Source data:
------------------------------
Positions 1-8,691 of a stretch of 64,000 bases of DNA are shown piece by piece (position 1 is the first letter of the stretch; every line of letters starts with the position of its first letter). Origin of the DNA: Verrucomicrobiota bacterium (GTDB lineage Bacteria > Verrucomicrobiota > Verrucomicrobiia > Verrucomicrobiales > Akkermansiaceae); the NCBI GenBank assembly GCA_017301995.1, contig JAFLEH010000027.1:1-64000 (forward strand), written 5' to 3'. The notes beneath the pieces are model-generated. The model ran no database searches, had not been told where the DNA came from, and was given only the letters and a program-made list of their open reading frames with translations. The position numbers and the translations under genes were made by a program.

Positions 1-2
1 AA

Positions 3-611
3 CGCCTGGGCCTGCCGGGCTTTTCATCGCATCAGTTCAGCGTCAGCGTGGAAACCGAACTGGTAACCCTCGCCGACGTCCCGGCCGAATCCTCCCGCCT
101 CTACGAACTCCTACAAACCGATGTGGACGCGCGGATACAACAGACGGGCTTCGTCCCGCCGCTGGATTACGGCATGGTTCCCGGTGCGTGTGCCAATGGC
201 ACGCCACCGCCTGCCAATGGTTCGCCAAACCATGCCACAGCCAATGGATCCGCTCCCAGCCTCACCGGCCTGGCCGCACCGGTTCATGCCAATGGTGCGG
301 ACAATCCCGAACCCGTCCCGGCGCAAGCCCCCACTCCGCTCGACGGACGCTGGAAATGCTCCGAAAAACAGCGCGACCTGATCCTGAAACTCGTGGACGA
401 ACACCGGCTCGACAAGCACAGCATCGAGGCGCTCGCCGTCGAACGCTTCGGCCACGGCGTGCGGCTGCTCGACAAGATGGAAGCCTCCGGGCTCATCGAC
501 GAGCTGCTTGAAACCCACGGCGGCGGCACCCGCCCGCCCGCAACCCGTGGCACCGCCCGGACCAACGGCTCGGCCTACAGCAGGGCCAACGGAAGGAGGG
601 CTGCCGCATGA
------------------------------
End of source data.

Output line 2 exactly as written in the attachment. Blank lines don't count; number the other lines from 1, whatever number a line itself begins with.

Positions 1-2